1) Draw out your organic compound.

    2) Label the areas of slightly positive/negative charge.

    3) now add your reactant to the drawing and label any charge/slightly charged areas.

    4) remember the simple rule. positive goes to negative, negative goes to positive.

    from this you can pretty much do A level organic chemistry.

    so here is one for you to try. 1-chloropropane + Pottasium Hydroxide (aqeous conditions+ reflux)

    Another thing with organic chemistry is to do lots of practice questions, but not just simple one word line questions like what is C if A reacts with B. In an exam yo will often get a wordy question of 6 lines that have lots of different reactions going on and you need to untangle the snake and lay it out straight.
    This is an excellent practice website.
    http://www.rod.beavon.clara.net/orgprobs.htm
    everything is mathematical.
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    Forum Sophomore oceanwave's Avatar
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    hahaha...i would presume on teaching u (organic god) as ur nick suggests that ur area of expertise probably lies there! hahaha....im more specialised in the area of inorganic chem; chiefly that part that is steeped in theories and how to utilise these theories to found a basis for an idea, etc. kinda like writing a thesis on the reactions/properties/nature of an element (for example: strongtium) by just looking at its location in the periodic table and using the basic knowledge, throw up many ideas about what it could be (assuming that it's still an undiscovered element).

    i also like to dig deep into the theories provided and see if they hold water (literally) and if they fail/flounder under extremities, then i would try to throw in my own theories and do some research. which (im very happy to say) occasionally shows that new research shows that the basic principles which i identified for my theory holds true. so yea. it makes chemistry waaaay more fun than say, reading a textbook and regurgitating the facts in an exam.

    one very good book to recommend is: the development of chemical principles.
    the book really stretches one's understanding of the basics and challenges simple terms that most student chemists take for granted: i.e. the definition of an element/compound. the authors show how the early chemists finally determined whether a substance was an element/compound through many experiments/thought processes and not just the simple: an element is only composed of atoms of just that element and no other. imagine if u didnt have any instruments to check that directly! how on earth would u go about creating experiments to infer that the substance really IS an element. *gushes* im only 1 chapter into the book and im totally whacked about with the complexity in the simplicity of the basic terms! but that's just me and what i like abt chem. how abt the rest of u guys out there?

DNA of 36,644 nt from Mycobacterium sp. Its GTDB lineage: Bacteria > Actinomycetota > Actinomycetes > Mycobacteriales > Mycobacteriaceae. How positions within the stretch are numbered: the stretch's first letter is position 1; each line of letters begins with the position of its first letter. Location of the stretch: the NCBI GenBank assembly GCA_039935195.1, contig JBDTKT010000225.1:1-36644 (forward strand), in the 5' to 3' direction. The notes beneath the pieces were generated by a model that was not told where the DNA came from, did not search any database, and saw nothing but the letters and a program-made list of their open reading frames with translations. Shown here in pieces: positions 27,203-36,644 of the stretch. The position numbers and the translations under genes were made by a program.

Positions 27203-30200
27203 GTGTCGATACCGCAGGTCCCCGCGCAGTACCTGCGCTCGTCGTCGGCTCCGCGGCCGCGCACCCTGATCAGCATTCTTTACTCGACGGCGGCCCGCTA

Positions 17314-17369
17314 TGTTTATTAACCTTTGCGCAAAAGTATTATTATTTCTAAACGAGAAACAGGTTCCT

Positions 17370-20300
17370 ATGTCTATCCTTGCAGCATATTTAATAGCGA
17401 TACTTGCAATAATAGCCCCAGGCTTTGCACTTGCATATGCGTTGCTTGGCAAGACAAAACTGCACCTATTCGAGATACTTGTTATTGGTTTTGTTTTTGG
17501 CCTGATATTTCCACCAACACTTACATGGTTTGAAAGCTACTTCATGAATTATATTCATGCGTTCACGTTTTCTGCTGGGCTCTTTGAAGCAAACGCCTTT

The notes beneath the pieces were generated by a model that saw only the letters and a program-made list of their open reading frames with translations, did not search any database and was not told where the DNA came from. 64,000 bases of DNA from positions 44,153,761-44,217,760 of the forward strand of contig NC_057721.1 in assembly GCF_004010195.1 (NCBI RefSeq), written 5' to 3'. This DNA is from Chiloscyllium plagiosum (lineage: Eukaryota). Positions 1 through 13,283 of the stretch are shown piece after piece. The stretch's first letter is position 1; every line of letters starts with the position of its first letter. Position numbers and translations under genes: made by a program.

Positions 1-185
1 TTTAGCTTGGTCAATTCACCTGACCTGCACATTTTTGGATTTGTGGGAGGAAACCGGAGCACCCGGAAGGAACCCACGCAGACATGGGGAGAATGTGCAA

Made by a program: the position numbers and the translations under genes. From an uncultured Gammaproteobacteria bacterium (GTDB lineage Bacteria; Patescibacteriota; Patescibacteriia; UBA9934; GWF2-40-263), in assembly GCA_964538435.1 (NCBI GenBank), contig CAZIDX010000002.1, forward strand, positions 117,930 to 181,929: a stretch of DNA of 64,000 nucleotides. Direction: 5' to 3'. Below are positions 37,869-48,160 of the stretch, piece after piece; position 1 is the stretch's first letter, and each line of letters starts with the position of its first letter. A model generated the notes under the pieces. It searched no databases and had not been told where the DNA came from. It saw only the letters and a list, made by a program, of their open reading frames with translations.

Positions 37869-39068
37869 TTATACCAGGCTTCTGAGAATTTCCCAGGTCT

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  9. #8  
    Forum Masters Degree organic god's Avatar
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    yeh that side of chemistry does sound pretty interesting, so it's more properties of matter that interest you rather than "mainstream" chem
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  10. #9  
    Forum Sophomore oceanwave's Avatar
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    i guess so...cause i honestly hate memorising reactions and conditions in organic chem (no offence to u i hope). btw, if ure interested in the book and from s'pore too, u can get it at the nearest borders bookshop. think u'll have to special order it tho (i got the only copy on the shelf )